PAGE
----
Published online May 26, 2013. doi: 10.13105/wjma.v1.i1.47
Revised: April 4, 2013
Accepted: May 7, 2013
Published online: May 26, 2013
AIM: To investigate whether periodontal disease (PD) is associated with increasing coronary heart disease (CHD) risk by performing a meta-analysis.
METHODS: Two authors independently searched PubMed and China National Knowledge Infrastructure up to January 10th, 2013 for relevant case-control studies that investigated the association between PD and CHD. After quality assessment using Newcastle-Ottawa Scale and data extraction by two independent authors, the overall and subgroup meta-analyses were performed and publication bias were examined using the Comprehensive Meta-Analysis V2 software. Potential publication bias was assessed using visual inspection of the funnel plots, Egger linear regression test, and trims and fill method.
RESULTS: Finally 38 relevant case-control studies were identified, involving 4950 CHD patients and 5490 controls. Eleven studies were rated low quality and 27 were high quality. Based on random-effects, a significant association was identified between PD and CHD (OR 3.79, 95%CI: 2.23-6.43, P < 0.001, I2 = 98.59%), and sensitivity analysis showed that this result was robust. Subgroup analyses according to adjusted/unadjusted ORs, source of control, methodological quality, end point, assessment of PD/CHD, and ethnicity also indicated a significant association. Publication bias was detected, and the estimated OR including the “missing” studies did not substantially differ from our estimate with adjustment for missing studies (OR 4.15, 95%CI: 2.62-6.54, P < 0.001).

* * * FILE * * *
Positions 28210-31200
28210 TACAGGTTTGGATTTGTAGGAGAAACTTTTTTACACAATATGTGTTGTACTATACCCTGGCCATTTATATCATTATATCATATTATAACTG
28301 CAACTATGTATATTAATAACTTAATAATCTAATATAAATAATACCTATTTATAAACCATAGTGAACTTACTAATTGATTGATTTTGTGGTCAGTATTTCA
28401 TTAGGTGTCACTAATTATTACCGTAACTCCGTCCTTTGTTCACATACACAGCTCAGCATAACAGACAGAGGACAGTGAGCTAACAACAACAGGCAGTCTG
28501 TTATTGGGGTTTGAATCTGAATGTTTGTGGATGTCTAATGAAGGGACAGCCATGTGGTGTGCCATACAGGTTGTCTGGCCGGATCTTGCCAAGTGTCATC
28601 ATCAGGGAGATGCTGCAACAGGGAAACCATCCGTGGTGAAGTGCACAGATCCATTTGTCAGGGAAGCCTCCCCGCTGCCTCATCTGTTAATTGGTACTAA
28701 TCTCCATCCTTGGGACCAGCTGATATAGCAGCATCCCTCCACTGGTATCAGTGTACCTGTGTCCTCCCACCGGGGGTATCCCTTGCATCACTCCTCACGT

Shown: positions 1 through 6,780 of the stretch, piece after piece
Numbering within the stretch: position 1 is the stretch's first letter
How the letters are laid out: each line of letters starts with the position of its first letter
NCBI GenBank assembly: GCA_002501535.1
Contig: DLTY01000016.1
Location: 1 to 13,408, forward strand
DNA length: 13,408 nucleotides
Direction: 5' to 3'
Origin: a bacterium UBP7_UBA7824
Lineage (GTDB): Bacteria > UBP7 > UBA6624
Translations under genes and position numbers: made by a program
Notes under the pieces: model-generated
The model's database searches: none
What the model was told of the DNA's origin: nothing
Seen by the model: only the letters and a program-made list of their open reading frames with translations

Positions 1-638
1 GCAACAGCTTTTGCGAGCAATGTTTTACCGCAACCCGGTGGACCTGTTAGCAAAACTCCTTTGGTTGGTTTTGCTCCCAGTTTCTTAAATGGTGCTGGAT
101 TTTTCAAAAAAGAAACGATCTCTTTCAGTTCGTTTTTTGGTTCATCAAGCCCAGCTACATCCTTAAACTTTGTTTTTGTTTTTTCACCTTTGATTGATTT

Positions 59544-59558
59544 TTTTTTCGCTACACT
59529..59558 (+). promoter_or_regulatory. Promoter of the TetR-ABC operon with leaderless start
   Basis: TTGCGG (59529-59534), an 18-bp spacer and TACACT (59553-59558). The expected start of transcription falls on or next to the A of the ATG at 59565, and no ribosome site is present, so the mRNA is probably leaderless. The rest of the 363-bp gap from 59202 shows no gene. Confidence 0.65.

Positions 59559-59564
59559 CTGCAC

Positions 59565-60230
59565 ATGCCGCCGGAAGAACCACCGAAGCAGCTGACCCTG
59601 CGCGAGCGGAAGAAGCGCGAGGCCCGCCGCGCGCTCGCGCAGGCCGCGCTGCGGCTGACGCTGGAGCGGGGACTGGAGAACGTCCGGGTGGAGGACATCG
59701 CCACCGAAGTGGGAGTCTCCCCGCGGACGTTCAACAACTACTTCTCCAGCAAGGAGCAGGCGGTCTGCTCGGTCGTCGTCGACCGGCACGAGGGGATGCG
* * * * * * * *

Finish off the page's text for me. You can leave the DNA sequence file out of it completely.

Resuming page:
CONCLUSION: Based on the meta-analysis, PD is probably associated with CHD risk independently and significantly.
Core tip: Growing evidence indicated that periodontal disease (PD) might be associated with coronary heart disease (CHD), however, results from the studies were inconsistent. This meta-analysis based on 38 case-control studies indicated that PD increased a 3.79-fold risk of CHD (OR = 3.79, 95%CI: 2.23-6.43, P < 0.001, I2 = 98.59%). The results showed that PD is probably an independent and significant risk factor for CHD.